Not Understanding why they said No to Personal Independence Payment with Asperger’s Syndrome

But the fact that he scored zero points on every aspect of the form – not even we recognise that his Asperger’s Syndrome affects his life but maybe not enough for payment – I really cannot understand though. It is like they have the ability to completely cure him of his Asperger’s Syndrome. Making me feel like a fraud for ever claiming for him in the first place. Saying that he has absolutely no problems with social and communication! Are you kidding me! Even though at his face to face consultation they saw it! Even though it took until he was 10 years old to be diagnosed (he was first assessed at aged 2) – after at least a year of professional bodies observing and assessing him before a diagnosis was made! But this interviewer, the one with the family member on the Autistic Spectrum, he is in the know. And my son is just fine – now if only I could believe the DWP as much as they believe themselves! I mean I don’t know what all those Speech and Language Therapist thought they knew – but they are completely wrong. And those struggles he has – well he’s obviously just playing me and being lazy!

jumbled up and backwards neon words that make no sense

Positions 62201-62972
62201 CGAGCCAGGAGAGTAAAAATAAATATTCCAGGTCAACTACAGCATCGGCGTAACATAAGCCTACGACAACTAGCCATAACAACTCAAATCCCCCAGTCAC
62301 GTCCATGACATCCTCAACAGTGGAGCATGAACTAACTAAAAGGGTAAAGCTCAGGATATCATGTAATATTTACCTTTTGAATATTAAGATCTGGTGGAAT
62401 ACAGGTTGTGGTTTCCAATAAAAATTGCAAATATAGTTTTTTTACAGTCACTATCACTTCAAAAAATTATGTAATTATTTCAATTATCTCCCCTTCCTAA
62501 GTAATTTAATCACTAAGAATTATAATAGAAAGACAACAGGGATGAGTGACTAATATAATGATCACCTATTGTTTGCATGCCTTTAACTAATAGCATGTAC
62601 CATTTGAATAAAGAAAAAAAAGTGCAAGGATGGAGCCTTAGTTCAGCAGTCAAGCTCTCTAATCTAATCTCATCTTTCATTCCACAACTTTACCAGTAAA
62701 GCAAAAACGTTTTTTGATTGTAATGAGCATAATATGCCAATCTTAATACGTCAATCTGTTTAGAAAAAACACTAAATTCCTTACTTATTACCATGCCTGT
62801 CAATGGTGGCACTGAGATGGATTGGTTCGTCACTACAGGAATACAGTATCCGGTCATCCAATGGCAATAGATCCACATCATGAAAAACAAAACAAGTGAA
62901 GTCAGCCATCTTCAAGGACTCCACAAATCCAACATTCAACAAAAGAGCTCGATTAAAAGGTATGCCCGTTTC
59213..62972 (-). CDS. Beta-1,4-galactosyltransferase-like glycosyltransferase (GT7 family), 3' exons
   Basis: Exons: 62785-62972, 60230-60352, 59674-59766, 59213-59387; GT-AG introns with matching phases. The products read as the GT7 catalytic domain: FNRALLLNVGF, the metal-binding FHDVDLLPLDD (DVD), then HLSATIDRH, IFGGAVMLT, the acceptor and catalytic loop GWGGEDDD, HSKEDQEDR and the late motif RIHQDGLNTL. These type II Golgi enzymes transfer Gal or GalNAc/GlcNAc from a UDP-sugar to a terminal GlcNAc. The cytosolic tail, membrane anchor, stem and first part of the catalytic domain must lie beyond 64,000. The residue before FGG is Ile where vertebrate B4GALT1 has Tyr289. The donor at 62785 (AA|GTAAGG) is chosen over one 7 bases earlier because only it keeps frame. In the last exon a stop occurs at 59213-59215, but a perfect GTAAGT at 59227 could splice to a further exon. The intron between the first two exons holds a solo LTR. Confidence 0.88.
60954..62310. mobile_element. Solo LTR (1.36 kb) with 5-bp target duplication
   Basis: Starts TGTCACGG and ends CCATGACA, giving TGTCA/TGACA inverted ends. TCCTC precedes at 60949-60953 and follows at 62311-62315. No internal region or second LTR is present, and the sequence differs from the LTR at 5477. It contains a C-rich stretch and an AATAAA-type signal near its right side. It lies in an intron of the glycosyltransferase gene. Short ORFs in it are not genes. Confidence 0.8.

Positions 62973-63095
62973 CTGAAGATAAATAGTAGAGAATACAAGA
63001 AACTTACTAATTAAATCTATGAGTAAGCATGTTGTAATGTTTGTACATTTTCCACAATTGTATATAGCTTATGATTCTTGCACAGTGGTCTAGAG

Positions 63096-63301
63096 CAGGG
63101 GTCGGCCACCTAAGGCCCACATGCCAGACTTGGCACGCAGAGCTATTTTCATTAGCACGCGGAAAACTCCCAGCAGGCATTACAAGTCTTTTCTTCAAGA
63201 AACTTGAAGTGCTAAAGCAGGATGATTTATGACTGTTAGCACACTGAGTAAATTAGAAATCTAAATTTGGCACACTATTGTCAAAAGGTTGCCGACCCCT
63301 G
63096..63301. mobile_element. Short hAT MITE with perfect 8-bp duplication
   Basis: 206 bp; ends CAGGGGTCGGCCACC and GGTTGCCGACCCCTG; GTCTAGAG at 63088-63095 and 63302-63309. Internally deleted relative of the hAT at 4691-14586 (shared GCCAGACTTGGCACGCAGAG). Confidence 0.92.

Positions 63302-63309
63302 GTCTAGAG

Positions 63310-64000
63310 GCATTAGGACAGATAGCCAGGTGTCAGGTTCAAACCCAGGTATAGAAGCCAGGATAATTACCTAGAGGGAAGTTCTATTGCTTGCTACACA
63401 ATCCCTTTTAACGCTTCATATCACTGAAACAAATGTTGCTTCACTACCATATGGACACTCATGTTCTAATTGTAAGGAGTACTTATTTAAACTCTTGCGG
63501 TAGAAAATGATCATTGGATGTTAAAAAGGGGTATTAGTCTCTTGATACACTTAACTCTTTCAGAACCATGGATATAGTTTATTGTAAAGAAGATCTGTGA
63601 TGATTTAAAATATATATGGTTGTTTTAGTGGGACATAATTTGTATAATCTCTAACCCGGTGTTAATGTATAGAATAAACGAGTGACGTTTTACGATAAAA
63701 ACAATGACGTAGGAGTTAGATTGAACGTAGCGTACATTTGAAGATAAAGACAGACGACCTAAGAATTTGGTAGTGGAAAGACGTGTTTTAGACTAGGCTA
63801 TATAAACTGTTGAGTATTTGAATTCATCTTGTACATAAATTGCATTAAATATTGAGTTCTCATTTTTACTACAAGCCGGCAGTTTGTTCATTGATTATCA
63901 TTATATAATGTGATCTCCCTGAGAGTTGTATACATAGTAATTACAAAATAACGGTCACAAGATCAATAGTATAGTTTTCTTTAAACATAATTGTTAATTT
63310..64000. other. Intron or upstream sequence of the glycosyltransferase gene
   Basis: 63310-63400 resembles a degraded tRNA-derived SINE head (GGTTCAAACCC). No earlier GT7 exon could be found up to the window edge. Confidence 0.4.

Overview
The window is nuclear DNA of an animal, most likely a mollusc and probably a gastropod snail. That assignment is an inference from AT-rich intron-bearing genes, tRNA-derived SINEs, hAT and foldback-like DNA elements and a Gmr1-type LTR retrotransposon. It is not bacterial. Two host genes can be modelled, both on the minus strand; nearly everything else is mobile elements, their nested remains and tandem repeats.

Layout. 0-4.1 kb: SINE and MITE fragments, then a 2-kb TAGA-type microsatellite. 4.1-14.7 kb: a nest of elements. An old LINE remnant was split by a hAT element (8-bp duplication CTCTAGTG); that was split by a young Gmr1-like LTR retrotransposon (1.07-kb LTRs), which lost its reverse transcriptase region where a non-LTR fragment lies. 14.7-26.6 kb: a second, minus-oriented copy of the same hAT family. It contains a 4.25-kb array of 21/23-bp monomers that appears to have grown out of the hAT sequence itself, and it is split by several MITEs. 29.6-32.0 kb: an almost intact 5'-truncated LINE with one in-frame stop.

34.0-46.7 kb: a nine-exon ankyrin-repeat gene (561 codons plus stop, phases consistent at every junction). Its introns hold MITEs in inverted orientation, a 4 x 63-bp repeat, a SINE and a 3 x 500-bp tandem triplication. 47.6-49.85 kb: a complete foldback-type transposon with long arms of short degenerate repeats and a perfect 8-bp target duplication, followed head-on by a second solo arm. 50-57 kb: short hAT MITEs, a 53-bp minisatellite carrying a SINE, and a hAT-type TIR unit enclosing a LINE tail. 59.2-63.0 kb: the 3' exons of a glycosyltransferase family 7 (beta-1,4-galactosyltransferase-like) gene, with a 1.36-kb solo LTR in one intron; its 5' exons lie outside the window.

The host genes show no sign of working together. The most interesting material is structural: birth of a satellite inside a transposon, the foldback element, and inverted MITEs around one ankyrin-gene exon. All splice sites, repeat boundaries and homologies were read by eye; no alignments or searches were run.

Photo by Alisa Mulder on Unsplash

Mandatory Reconsideration for Personal Independence Payment

mother comforting upset child
Photo by Jordan Whitt on Unsplash

My son was so upset when I told him the result, and I have promised I will appeal (starting with a request for a Mandatory Reconsideration for Personal Independence Payment). But I don’t think it will do any good – they have made their minds up – he’s okay. It doesn’t matter that he doesn’t eat and needs reminding because when pushed he said he can reheat a pizza and waffles in the oven; honestly what more nutritious meal could anyone want. So many factors ignored. My emotions all over the place; as strong as I try to be I go back to worrying that I am just doing it all wrong. They brought up the lack of support at school, and they just said it was rubbish parenting. Maybe I shouldn’t be so angry at the decision, and just be grateful that they are right?!

Read more on why the DWP made their decision to say no

7 thoughts on “Personal Independence Payment: Asperger’s Syndrome Decision